The question of a final criterion for the appreciation of art is one that perpetually recurs to those interested in any sort of aesthetic endeavor. Mr. John Addington Symonds, in a chapter of 'The Renaissance in Italy' treating of the Bolognese school of painting, which once had so great cry, and was vaunted the supreme exemplar of the grand style, but which he now believes fallen into lasting contempt for its emptiness and soullessness, seeks to determine whether there can be an enduring criterion or not; and his conclusion is applicable to literature as to the other arts. "Our hope," he says, "with regard to the unity of taste in the future then is, that all sentimental or academical seekings after the ideal having been abandoned, momentary theories founded upon idiosyncratic or temporary partialities exploded, and nothing accepted but what is solid and positive, the scientific spirit shall make men progressively more and more conscious of these 'bleibende Verhaltnisse,' more and more capable of living in the whole; also, that in proportion as we gain a firmer hold upon our own place in the world, we shall come to comprehend with more instinctive certitude what is simple, natural, and honest, welcoming with gladness all artistic products that exhibit these qualities. The perception of the enlightened man will then be the task of a healthy person who has made himself acquainted with the laws of evolution in art and in society, and is able to test the excellence of work in any stage from immaturity to decadence by discerning what there is of truth, sincerity, and natural vigor in it."I
That is to say, as I understand, that moods and tastes and fashions change; people fancy now this and now that; but what is unpretentious and what is true is always beautiful and good, and nothing else is so. This is not saying that fantastic and monstrous and artificial things do not please; everybody knows that they do please immensely for a time, and then, after the lapse of a much longer time, they have the charm of the rococo. Nothing is more curious than the charm that fashion has. Fashion in women's dress, almost every fashion, is somehow delightful, else it would never have been the fashion; but if any one will look through a collection of old fashion plates, he must own that most fashions have been ugly. A few, which could be readily instanced, have been very pretty, and even beautiful, but it is doubtful if these have pleased the greatest number of people. The ugly delights as well as the beautiful, and not merely because the ugly in fashion is associated with the young loveliness of the women who wear the ugly fashions, and wins a grace from them, not because the vast majority of mankind are tasteless, but for some cause that is not perhaps ascertainable. It is quite as likely to return in the fashions of our clothes and houses and furniture, and poetry and fiction and painting, as the beautiful, and it may be from an instinctive or a reasoned sense of this that some of the extreme naturalists have refused to make the old discrimination against it, or to regard the ugly as any less worthy of celebration in art than the beautiful; some of them, in fact, seem to regard it as rather more worthy, if anything. Possibly there is no absolutely ugly, no absolutely beautiful; or possibly the ugly contains always an element of the beautiful better adapted to the general appreciation than the more perfectly beautiful. This is a somewhat discouraging conjecture, but I offer it for no more than it is worth; and I do not pin my faith to the saying of one whom I heard denying, the other day, that a thing of beauty was a joy forever. He contended that Keats's line should have read, "Some things of beauty are sometimes joys forever," and that any assertion beyond this was too hazardous.II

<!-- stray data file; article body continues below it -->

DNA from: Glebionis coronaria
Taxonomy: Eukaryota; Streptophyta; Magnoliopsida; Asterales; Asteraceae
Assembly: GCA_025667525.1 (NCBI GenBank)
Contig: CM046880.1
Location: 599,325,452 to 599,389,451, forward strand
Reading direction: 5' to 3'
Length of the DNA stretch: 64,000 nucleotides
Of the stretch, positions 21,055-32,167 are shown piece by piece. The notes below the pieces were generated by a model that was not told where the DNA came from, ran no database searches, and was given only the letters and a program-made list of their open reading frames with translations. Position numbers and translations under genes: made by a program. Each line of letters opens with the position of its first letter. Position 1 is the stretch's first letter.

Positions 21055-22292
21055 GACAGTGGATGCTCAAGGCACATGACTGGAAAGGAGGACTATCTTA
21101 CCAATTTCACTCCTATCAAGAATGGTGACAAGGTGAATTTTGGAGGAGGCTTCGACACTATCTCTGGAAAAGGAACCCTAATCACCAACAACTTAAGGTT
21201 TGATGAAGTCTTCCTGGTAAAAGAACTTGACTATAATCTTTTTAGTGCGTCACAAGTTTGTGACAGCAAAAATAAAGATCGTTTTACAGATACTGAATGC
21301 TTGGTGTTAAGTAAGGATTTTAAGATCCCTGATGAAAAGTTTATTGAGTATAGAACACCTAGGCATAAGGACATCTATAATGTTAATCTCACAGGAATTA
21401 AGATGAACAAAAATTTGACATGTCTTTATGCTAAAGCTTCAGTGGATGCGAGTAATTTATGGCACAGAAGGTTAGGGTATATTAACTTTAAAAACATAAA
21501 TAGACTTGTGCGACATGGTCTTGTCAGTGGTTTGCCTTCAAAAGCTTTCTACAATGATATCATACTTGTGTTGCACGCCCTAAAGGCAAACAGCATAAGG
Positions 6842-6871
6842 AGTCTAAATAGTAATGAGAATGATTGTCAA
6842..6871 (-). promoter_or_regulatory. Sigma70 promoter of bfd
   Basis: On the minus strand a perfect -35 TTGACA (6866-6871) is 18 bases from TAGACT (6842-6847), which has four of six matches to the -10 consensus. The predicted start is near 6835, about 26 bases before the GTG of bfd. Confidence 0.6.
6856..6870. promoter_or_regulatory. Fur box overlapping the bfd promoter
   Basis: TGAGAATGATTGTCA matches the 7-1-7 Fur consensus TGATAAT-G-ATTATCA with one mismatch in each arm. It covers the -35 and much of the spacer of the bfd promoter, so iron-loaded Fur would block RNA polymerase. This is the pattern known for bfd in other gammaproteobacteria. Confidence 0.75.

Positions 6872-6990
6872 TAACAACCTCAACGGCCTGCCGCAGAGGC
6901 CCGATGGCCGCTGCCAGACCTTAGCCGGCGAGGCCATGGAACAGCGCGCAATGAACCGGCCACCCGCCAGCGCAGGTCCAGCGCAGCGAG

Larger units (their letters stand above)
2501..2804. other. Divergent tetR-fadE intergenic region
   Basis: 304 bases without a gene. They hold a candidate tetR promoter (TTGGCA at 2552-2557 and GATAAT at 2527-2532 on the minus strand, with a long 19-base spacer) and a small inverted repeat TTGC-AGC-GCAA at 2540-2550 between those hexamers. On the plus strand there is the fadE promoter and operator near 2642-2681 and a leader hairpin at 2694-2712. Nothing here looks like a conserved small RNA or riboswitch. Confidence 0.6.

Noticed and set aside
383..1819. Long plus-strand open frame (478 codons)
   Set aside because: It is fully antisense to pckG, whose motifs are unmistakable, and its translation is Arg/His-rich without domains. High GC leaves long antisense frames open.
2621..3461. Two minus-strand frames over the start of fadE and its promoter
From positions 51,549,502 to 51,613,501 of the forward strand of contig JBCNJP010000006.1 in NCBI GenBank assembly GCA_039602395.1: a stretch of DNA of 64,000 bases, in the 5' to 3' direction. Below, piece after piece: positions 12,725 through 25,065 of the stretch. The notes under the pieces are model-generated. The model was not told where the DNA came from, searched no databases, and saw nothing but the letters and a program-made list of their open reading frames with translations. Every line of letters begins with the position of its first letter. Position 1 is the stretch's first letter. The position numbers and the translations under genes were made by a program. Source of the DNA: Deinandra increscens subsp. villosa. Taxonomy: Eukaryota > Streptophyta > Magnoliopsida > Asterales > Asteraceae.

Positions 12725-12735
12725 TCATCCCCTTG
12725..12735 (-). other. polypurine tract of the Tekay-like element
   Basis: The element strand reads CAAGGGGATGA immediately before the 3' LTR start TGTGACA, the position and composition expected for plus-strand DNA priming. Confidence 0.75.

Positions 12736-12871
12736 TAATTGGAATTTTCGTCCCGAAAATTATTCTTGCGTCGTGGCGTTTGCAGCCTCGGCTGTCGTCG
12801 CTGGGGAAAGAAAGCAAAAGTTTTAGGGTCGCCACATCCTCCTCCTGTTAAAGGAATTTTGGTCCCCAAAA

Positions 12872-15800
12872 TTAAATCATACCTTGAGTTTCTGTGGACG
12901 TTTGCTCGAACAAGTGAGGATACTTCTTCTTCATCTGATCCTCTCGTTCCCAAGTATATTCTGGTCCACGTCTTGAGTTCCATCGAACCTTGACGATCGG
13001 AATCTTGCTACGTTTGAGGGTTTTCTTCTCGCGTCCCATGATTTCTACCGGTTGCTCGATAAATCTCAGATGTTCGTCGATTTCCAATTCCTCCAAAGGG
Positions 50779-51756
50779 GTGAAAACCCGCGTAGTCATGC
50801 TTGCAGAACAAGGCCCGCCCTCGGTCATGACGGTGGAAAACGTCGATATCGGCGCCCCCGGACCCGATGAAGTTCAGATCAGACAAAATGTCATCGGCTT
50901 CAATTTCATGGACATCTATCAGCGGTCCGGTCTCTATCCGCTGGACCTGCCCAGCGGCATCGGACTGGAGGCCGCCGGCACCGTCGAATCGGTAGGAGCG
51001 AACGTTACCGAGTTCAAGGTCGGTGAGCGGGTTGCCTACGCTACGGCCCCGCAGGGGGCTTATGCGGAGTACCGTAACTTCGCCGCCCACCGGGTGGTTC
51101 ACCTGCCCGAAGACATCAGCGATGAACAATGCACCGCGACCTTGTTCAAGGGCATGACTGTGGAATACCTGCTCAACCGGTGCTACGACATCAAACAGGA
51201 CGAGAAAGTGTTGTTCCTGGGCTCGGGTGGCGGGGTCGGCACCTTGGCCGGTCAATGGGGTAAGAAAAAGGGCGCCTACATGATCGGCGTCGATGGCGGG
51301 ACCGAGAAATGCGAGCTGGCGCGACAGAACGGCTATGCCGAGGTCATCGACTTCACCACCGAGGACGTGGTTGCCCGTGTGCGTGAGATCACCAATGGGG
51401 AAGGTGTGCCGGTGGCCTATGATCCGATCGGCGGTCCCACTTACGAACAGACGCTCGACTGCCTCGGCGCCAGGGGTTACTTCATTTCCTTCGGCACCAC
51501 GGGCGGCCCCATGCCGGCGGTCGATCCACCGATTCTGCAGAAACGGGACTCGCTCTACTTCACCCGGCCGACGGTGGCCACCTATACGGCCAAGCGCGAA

I should, indeed, prefer another line of Keats's, if I were to profess any formulated creed, and should feel much safer with his "Beauty is Truth, Truth Beauty," than even with my friend's reformation of the more quoted verse. It brings us back to the solid ground taken by Mr. Symonds, which is not essentially different from that taken in the great Mr. Burke's Essay on the Sublime and the Beautiful—a singularly modern book, considering how long ago it was wrote (as the great Mr. Steele would have written the participle a little longer ago), and full of a certain well-mannered and agreeable instruction. In some things it is of that droll little eighteenth-century world, when philosophy had got the neat little universe into the hollow of its hand, and knew just what it was, and what it was for; but it is quite without arrogance....